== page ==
Why is it so difficult to say “no”? It’s easy to become overwhelmed with crazy days and crowded calendars.  Even so, many of us feel badly when we have to deny a request.  Here are seven ways to regain some control of your time while maintaining your personal integrity.

  1. News Flash!  When someone makes a request of you, you don’t have to respond immediately.  If someone insists on an immediate commitment, perhaps they are actually making a demand rather than a request. They are demonstrating that they do not respect you or your time, so that “should” be  an easy no, but even then, actually saying the word is not always easy. Reply that you will check your calendar and get back to them by a specific time. (and do so) Think of it as a cooling off period. Even 20 or 30 minutes allows thoughtful consideration rather than a potentially emotional response.

  2. Consider whether the request fits with your priorities, personal mission and existing schedule. If so, happily make and honor the commitment. If not, graciously decline. This sounds rather formal, but these criteria represent the difference between just a crazy schedule and having a fulfilling life.  A 30 second request to help move some boxes, doesn’t won’t require this level of scrutiny, but then, those 30 seconds probably won’t derail your day. This process is best suited to requests for larger chunks of time, or recurring events that have a way of taking on a life of their own.  Great examples:  Being asked to serve on a board or head up  a fundraiser or event.

  3. When you do decide to say no, be polite but firm.  This is best done with a short, simple statement.  It is not necessary or helpful to share your decision making process or criteria with the requestor. In fact it can be very counterproductive. Giving a reason as to why you aren’t attending an event, allows the requestor to evaluate your reason and then try to “problem-solve” the perceived dilemma for you.  “Thank you for considering me, however I am not able to participate at this time.” Or, “thanks so much for asking, but my calendar is full at this time.”  And it’s not a lie, if you have decided that you only want to attend one social event each week and you already have one booked for this week, your calendar is full.

  4. After you say no, stop talking or move onto another subject. Otherwise, you risk talking yourself right back into a commitment. Silence need not be uncomfortable. Use the time to pause your thoughts and strengthen your resolve.

  5. Start thinking in shades of gray.  It’s not always all or nothing.  Often, people make a general request that reflects a specific need. Determine the actual need before you respond.  A request to organize the school potluck (something you don’t have time for) may just reflect a need for someone who can create a spreadsheet and share it on google docs. (Something you can do in your sleep.) Or, if it is something you would like to help with, be specific in your availability:  “My calendar is full this week, I would have some time available next week, Tuesday afternoon if you still need assistance.”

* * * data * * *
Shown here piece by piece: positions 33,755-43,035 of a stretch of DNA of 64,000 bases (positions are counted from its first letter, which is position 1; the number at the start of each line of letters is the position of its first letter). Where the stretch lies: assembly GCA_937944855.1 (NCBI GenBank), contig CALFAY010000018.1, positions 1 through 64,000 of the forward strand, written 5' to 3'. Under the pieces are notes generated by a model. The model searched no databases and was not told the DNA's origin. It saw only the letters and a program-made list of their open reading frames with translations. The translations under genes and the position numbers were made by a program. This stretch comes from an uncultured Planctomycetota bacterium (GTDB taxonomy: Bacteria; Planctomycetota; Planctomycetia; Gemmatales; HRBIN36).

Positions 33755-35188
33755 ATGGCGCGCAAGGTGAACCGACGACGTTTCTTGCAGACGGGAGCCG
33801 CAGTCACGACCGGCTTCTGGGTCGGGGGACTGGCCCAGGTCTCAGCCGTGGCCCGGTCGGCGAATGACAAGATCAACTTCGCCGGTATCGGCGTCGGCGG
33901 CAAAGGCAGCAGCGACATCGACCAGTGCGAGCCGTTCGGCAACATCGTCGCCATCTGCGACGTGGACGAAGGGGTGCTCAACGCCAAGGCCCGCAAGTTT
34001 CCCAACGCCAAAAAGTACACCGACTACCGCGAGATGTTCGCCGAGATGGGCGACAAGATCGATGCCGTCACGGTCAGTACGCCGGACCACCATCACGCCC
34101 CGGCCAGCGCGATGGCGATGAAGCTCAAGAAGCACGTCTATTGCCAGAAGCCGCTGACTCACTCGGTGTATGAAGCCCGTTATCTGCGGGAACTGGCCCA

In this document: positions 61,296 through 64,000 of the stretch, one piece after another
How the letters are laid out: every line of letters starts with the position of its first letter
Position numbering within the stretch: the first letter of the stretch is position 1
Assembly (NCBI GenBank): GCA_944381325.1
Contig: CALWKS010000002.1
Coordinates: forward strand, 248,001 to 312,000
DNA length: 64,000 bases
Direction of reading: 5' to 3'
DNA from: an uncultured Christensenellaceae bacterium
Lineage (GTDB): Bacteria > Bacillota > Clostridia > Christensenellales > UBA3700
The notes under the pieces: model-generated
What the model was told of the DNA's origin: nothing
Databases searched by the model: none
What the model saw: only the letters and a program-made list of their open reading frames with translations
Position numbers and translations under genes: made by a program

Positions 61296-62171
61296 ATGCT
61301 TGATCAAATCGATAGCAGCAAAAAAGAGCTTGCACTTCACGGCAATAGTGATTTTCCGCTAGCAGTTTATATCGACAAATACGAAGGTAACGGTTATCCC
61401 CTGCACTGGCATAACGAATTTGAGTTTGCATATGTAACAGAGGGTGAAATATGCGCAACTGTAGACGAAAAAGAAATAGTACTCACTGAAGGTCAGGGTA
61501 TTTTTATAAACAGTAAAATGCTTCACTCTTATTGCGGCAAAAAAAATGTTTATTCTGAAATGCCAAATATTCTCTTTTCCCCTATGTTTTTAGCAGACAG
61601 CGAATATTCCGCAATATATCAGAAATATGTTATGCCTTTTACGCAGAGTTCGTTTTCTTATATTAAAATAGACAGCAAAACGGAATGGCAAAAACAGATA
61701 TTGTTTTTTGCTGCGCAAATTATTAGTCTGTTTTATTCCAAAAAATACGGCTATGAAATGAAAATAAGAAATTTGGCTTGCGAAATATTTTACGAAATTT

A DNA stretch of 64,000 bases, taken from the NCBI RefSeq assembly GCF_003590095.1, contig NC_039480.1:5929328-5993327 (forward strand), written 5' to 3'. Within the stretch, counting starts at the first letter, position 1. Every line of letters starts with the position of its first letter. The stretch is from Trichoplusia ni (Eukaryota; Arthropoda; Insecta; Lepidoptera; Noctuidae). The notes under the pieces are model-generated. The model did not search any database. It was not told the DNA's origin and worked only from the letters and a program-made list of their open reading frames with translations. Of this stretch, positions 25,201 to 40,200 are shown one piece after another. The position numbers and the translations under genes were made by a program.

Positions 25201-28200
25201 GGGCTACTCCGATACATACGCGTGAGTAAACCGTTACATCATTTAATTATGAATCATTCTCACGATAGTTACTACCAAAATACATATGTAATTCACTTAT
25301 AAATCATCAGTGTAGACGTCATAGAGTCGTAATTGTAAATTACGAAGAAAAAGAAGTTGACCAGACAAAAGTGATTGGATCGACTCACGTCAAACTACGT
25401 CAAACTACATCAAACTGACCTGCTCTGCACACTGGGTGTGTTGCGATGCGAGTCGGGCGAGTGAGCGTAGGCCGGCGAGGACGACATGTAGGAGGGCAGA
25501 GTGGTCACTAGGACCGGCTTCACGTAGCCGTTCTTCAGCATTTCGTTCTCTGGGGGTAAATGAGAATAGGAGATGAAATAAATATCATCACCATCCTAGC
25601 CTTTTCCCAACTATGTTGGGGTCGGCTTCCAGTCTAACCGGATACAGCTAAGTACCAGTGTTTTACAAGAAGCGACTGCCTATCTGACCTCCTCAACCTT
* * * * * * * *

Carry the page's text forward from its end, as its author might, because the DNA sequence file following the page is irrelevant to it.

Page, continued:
6. Say yes at the right level for you.  I love to cook, and am often asked to provide meals for different groups with which my family or I have an association.  I may have to say no to a three-course catered meal on a weeknight, but can say yes to calling in pizza delivery, which depending on the circumstances may be just as appreciated.  How do I let my style and integrity show through?  I order good pizza, make sure I address any special dietary needs of the group, vegetarian, gluten-free, make sure there are ample plates, napkins and I always provide dessert!  So, I’ve said no to the formal dinner, but I’ve met the need with a personalized touch.

  7. Many telemarketers are instructed to keep pitching until they hear the word “no” three times.  Children are inadvertently trained to just keep asking until Mom or Dad become worn down and say yes. And so, many folks will just keep asking, changing the request ever so slightly hoping for a yes.  Be aware of these tactics and hold your “no”.  You can retrain people with regard to their expectations and the way they treat you. The most important component of that training:  consistency.

  8. If you feel a request if for a very worthy cause, but it does not meet the “criteria” listed in #2, you may wish to offer something other than yourself and your time.  Perhaps you could provide a contact or make an introduction to someone for whom the request is well suited and would be happy to help out.  To maintain your personal and professional integrity, this statement must be true and the referral genuine.  And as always, give the contact a heads up that you’ve shared their information.  In this way, you can still be of service and your “no” turns into a potential networking opportunity.

Saying “no” with honesty and integrity becomes easier with practice and gives you a sense of freedom and confidence.  Saying “no” allows you the time and energy to fully engage in all of the “yes” of life.